# What is the time breakdown for getting a rocket like the Falcon 9 or Atlas 5 ready for launch?

I've been looking everywhere for the detailed drivers for why it costs so much to launch cargo of any kind into LEO. From all the people I've talked with and the research through google, labor for getting the rocket ready to launch is the cost driver, since people cost a lot to pay per hour, and a lot of them are needed to build and inspect the rocket before launch. However, it never gives a breakdown as to where most of the man-hours go. I suspect it goes into building and inspecting the engines, since a lot of the assembly and qualification testing is not automated, but I haven't been able to find a good answer so I don't know.

What is the time breakdown for getting a rocket like the Falcon 9 ready for launch? Is most of the time spent in building the rocket, in assembling components for the engines? Or is it mostly spent inspecting and qualification testing those components/assemblies for flight?

Also, I know there are significant differences between the Falcon 9 and Atlas 5, but since data from SpaceX and ULA is hard to get, I figured I'd not pick only one rocket, since there might be next to no useful information out there.

## 1 Answer

This is very broad and fairly complex question. There is a good article here that goes in some details, but basically boosters (which are the most expensive part of the rocket) have traditionally been very complex, high performance, single use items.

Since there is not much incentive to lower the cost and risk aversion is a big thing in space systems, it's much easier to stick with costly systems that are flight proven, than develop something new that's cheaper.

When you add in the overhead of the huge bureaucracies of NASA and the contractors involved the costs balloon to what they are.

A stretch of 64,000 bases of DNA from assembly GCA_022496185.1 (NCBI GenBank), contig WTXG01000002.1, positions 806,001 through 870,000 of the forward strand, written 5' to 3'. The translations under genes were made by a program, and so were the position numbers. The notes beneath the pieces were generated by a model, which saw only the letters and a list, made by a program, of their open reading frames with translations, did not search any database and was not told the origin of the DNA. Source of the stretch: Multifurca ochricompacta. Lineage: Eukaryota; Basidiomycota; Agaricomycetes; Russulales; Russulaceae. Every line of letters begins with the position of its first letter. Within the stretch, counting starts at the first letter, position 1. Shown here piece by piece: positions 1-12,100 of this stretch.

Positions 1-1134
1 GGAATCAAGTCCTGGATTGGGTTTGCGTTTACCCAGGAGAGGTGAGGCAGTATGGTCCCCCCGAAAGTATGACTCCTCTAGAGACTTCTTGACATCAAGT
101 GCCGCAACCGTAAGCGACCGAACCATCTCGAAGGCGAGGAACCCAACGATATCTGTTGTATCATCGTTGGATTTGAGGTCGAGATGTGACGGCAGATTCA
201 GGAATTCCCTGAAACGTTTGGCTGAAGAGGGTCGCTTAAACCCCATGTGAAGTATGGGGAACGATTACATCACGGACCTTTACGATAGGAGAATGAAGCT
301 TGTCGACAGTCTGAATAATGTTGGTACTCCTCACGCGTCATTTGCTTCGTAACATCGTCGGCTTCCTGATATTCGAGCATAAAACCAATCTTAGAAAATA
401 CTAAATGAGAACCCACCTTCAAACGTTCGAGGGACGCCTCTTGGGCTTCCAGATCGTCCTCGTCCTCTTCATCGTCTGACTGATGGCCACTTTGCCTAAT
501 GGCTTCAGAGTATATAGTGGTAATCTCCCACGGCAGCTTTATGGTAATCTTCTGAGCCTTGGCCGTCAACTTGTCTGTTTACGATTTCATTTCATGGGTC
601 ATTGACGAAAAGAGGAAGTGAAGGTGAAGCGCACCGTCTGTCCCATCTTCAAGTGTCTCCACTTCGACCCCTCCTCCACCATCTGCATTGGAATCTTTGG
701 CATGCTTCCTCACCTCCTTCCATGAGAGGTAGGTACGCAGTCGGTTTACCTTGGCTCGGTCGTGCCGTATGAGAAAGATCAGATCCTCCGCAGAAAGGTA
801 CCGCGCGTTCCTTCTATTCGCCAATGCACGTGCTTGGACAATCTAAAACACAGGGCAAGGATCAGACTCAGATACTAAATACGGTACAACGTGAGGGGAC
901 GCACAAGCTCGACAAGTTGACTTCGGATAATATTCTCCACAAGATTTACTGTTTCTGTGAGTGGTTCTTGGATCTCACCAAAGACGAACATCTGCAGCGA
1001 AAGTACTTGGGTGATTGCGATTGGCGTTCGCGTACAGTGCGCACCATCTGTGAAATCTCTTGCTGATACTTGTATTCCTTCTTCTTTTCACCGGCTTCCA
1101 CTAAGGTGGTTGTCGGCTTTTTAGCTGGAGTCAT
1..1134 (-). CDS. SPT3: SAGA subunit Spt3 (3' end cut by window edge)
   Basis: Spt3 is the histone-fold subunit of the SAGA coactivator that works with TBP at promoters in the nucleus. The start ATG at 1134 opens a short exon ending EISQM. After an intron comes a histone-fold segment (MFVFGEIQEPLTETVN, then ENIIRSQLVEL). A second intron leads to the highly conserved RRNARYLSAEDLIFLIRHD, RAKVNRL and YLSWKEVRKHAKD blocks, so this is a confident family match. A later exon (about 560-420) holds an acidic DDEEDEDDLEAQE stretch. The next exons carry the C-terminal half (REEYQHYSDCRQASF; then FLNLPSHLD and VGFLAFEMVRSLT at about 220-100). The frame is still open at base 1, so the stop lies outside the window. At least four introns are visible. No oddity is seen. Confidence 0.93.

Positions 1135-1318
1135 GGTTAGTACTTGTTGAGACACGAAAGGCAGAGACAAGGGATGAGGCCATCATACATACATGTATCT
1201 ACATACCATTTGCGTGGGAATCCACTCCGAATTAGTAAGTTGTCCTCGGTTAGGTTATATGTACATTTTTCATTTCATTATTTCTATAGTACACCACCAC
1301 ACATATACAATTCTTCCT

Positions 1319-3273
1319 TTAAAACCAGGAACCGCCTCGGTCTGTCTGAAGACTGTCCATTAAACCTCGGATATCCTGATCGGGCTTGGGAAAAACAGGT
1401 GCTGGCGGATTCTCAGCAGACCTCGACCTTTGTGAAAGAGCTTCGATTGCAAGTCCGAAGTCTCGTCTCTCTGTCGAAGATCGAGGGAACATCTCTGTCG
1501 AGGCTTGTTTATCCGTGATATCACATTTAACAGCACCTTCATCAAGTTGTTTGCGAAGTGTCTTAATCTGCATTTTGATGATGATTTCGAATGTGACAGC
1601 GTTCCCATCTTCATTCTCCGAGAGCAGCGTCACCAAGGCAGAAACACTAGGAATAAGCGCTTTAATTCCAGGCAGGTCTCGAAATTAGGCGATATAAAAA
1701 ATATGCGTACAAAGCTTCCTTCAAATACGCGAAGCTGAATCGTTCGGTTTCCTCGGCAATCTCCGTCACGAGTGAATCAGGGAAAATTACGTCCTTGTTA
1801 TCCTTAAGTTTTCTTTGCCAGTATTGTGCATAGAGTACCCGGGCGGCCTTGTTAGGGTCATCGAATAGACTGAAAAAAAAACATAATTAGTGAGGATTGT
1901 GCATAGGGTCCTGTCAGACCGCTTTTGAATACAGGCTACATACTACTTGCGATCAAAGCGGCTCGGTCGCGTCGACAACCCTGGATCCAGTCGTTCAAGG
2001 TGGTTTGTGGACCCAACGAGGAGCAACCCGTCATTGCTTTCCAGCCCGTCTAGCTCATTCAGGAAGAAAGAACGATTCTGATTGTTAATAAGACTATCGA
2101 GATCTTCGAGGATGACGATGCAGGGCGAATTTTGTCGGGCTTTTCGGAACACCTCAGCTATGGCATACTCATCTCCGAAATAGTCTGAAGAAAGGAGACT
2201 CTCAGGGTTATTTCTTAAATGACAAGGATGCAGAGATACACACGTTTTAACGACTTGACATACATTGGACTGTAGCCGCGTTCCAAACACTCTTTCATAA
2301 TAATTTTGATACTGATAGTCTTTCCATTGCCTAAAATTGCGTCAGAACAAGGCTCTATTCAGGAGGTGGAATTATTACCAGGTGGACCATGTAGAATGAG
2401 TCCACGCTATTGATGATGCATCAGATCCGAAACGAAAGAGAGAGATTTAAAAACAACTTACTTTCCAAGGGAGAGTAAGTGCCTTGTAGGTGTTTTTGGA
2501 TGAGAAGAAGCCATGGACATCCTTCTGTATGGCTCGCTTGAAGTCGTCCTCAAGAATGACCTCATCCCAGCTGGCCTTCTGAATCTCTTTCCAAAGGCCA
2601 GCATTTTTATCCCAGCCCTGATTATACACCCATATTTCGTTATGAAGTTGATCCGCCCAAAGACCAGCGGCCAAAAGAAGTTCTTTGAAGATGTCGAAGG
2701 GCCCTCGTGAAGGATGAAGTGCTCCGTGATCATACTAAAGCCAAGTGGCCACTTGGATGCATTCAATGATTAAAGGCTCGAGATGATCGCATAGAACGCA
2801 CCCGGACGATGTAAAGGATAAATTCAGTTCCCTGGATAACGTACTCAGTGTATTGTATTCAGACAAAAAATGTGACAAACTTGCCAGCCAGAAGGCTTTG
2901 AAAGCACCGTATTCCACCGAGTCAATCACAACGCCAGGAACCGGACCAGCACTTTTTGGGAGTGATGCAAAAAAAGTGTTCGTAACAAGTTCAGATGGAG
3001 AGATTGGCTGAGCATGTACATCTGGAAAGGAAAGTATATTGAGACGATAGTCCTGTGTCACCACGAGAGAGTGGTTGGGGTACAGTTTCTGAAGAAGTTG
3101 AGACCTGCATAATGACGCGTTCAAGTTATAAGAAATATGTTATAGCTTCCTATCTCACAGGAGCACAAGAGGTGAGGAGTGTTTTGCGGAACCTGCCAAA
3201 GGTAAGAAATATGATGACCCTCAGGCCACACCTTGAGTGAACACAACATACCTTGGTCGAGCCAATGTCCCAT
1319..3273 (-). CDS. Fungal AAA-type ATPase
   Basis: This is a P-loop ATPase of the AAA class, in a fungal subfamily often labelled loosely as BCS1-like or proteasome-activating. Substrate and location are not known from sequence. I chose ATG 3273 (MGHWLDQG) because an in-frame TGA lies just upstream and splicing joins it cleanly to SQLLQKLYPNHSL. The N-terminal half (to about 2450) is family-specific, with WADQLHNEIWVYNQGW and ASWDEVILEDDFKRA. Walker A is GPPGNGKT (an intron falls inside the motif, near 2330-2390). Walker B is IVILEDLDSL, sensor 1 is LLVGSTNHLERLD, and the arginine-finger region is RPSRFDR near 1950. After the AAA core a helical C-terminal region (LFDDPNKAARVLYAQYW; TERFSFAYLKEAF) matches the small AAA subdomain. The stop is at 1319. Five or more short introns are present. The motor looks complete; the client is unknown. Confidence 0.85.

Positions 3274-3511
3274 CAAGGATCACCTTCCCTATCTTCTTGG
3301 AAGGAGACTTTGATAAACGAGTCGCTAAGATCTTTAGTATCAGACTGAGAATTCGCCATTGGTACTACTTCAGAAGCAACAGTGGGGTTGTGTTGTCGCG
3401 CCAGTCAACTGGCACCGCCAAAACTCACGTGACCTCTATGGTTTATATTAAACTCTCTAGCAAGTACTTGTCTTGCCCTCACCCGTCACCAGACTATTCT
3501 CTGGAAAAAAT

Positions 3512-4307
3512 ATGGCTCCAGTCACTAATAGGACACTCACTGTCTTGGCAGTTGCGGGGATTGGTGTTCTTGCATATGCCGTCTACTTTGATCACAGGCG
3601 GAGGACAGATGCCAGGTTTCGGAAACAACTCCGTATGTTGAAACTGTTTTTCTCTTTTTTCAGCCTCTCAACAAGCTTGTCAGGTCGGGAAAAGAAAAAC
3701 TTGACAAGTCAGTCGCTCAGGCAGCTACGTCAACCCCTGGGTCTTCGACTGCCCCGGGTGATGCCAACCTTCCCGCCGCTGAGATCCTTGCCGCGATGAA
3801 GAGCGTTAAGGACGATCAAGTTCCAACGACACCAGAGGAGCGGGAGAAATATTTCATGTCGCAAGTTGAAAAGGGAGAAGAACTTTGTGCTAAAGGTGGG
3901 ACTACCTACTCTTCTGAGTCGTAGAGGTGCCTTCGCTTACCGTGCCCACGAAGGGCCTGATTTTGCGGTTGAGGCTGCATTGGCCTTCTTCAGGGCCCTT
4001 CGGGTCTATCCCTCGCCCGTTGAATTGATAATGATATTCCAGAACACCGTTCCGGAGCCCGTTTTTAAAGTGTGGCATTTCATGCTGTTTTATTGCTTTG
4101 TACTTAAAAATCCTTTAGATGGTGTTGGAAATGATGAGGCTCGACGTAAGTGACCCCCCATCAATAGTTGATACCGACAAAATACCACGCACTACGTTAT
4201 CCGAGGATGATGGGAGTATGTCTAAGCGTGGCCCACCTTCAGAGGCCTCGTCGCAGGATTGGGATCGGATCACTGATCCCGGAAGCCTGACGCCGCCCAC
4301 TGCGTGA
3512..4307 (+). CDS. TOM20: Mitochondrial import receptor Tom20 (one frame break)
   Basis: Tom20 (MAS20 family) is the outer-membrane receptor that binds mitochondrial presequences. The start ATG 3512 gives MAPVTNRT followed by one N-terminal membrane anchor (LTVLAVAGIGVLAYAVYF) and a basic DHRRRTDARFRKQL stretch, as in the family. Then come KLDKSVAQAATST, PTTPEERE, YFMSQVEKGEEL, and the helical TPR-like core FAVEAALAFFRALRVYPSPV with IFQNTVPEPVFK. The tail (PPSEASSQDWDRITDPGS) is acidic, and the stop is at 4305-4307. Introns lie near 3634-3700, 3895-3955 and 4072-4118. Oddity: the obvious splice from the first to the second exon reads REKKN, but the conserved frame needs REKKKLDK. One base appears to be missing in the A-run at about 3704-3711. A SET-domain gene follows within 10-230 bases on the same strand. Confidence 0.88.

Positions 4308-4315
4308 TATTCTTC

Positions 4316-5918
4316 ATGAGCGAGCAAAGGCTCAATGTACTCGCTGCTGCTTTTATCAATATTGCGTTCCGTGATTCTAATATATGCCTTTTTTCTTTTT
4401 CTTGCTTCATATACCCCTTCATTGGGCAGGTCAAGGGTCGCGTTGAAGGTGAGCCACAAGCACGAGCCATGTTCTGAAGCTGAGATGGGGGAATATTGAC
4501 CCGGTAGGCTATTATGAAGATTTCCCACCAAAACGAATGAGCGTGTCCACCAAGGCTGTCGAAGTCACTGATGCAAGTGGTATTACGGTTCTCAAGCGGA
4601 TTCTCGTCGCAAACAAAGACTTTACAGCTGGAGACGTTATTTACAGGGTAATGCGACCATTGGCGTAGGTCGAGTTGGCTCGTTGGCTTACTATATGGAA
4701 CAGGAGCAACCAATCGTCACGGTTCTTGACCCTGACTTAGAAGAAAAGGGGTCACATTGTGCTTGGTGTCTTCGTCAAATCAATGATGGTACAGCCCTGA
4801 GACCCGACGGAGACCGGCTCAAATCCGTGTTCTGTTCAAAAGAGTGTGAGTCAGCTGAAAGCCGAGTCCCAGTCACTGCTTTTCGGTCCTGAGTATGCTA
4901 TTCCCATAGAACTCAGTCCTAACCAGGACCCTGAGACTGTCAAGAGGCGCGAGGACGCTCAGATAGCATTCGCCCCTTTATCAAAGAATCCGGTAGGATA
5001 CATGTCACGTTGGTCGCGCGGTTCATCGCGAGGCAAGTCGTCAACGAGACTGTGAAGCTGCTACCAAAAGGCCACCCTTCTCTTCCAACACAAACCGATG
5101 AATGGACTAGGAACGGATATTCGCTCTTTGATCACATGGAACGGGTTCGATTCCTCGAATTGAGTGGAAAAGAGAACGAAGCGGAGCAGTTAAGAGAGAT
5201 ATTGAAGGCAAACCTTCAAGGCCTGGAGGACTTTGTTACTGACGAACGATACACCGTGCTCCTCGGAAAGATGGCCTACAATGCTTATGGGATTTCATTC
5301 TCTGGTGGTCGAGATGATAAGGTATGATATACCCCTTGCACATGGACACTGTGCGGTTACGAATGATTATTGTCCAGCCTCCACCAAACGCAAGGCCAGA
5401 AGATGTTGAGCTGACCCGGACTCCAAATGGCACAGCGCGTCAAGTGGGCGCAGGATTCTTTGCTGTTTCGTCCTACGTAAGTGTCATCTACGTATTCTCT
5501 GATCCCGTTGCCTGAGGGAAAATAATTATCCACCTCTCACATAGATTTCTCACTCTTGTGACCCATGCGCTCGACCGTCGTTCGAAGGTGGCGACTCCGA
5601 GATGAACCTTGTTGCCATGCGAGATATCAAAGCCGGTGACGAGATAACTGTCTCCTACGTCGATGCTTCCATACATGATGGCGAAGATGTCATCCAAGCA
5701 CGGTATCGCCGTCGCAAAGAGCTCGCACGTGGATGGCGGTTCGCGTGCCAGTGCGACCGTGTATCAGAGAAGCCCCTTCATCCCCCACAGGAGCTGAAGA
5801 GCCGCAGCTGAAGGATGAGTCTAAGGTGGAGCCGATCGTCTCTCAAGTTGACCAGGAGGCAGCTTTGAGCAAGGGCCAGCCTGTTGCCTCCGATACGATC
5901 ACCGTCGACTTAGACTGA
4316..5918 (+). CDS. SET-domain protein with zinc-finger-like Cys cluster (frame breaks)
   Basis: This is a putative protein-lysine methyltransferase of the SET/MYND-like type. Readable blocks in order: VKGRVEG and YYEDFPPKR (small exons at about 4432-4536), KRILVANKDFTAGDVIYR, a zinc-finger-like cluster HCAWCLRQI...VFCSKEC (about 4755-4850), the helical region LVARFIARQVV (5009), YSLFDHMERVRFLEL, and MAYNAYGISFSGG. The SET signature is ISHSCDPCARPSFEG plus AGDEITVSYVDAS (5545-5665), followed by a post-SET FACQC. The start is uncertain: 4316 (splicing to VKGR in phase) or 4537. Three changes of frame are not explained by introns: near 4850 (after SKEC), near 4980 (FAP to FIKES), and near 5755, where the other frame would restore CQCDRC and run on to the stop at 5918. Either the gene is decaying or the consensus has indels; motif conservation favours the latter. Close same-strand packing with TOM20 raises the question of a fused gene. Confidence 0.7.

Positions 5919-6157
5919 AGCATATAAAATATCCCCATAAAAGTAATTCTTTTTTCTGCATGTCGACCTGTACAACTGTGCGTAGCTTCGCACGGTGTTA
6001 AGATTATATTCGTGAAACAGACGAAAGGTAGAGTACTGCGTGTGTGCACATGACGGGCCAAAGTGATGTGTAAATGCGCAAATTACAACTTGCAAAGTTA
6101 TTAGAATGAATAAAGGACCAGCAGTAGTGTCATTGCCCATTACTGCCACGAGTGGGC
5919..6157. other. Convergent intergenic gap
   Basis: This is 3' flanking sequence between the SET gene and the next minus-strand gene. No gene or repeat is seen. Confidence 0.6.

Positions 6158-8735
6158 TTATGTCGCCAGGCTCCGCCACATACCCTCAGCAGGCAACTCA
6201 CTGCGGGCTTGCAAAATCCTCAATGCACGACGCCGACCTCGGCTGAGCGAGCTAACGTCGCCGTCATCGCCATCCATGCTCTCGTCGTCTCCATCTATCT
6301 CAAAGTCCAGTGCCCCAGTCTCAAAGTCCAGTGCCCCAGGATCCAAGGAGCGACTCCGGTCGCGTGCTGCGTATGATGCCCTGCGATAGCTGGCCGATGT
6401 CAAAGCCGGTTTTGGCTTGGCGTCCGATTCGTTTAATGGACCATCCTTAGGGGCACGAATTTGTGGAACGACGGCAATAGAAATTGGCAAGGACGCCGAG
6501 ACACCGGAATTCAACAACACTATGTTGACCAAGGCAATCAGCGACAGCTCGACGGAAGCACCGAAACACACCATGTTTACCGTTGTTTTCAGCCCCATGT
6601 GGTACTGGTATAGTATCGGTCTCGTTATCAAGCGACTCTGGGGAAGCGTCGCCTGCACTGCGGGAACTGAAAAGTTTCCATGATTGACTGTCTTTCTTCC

So to answer your question - the reason for the high cost is the high complexity of the engines, the lack of reusability and the high overhead, not necessarily the labor of the engineers (even though that increases proportionally to the bureaucracy involved).

• That is a great article, but it glosses over the details as to why building the rocket engines is expensive. If the engines constitute most of the cost, then what segment in their production drives the cost? Is it the time it takes to fabricate components? Or is it during the assembly of those components? Or is it the qualification of the engine? – user11377 Nov 16 '15 at 3:43
• I also agree with cost plus contracting there is little incentive to reduce the production cost and launch cost, and from what I understand qualifying components for rockets is very tedious (as there are a TON of tests to put new parts through). But the article said the design drove the bureaucracy at NASA not the other way around. When you say complexity of the engines, do you mean parts counts? Or difficulty in fabricating the components? (I.E. heat treatment steps, intermediate inspection steps, milling, etc.) – user11377 Nov 16 '15 at 3:47
• @user11377 - I think the story with the valve is very telling. The aerospace industry has very high overhead - not due to safety requirements or engineering complexities (though they do play a part) but just due to senseless bureaucracies. From personal experience (although not with rockets) I can tell you that paperwork for the sake of paperwork and myriad of subcontractors can double and triple your development time. Ostensibly the paperwork is there to improve quality , allow better tracking etc, but it quickly deteriorates into "check the box" that can take months with virtually no benefit – ventsyv Nov 16 '15 at 14:59
• @user11377 - I don't think you'll get detailed cost breakdowns - aerospace companies are pretty tight lip about costs, but SpaceX's Falcon 9 cost an average of $2500 per pound compared to around$13 000 for Delta IV and Atlas V rockets. I'm guessing that most of those savings are achieved through streamlining and low overhead, as they are not reusing the boosters yet. – ventsyv Nov 16 '15 at 15:38